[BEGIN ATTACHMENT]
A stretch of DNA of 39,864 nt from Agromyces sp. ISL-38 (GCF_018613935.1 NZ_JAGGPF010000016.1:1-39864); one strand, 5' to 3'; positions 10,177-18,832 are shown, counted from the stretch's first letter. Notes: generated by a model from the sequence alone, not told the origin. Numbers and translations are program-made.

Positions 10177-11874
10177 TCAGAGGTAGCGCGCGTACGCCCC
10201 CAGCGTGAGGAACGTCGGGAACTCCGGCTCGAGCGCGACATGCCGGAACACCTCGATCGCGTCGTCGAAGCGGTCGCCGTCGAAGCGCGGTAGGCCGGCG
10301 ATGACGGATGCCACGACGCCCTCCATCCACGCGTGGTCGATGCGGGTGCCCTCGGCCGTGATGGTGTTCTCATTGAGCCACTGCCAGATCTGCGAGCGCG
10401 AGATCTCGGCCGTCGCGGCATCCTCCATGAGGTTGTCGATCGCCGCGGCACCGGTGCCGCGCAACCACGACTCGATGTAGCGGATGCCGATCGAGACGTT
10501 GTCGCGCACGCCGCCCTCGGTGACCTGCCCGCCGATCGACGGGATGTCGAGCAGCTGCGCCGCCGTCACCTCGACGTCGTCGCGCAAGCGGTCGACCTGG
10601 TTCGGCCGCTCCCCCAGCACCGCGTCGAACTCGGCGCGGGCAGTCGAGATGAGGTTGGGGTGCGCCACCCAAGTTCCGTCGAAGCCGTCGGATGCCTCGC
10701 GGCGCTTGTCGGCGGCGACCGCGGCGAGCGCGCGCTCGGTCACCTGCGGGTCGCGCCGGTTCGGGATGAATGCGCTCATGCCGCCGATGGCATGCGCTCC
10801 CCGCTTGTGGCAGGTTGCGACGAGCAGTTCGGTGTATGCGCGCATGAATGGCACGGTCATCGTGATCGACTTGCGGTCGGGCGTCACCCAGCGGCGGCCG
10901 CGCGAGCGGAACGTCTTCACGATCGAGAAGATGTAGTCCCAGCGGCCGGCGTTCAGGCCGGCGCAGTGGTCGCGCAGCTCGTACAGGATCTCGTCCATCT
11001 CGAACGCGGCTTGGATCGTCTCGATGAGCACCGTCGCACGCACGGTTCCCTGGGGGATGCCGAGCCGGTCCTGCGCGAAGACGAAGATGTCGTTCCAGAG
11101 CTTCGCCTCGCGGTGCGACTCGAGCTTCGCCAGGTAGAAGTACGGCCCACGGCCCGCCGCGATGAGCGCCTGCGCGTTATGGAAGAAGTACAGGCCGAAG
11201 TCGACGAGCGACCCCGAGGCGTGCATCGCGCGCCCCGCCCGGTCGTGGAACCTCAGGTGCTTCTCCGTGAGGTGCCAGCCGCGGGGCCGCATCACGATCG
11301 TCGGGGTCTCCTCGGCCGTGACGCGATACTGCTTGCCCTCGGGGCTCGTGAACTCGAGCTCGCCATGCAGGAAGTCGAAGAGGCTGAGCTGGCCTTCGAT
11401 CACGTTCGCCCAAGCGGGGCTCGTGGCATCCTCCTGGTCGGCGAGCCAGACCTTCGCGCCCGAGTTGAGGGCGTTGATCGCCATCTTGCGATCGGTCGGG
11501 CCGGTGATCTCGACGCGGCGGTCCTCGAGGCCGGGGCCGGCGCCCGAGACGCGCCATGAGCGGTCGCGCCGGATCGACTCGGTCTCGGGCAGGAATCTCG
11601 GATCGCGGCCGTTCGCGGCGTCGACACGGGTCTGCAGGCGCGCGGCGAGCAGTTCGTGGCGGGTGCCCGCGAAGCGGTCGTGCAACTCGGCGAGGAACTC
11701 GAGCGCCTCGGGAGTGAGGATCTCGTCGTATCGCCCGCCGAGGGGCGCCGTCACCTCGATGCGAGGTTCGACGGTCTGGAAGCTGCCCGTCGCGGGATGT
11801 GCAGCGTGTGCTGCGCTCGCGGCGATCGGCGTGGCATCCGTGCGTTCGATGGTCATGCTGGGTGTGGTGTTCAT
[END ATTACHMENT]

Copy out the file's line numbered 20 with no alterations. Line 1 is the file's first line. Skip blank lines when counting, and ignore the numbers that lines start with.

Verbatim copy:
11801 GCAGCGTGTGCTGCGCTCGCGGCGATCGGCGTGGCATCCGTGCGTTCGATGGTCATGCTGGGTGTGGTGTTCAT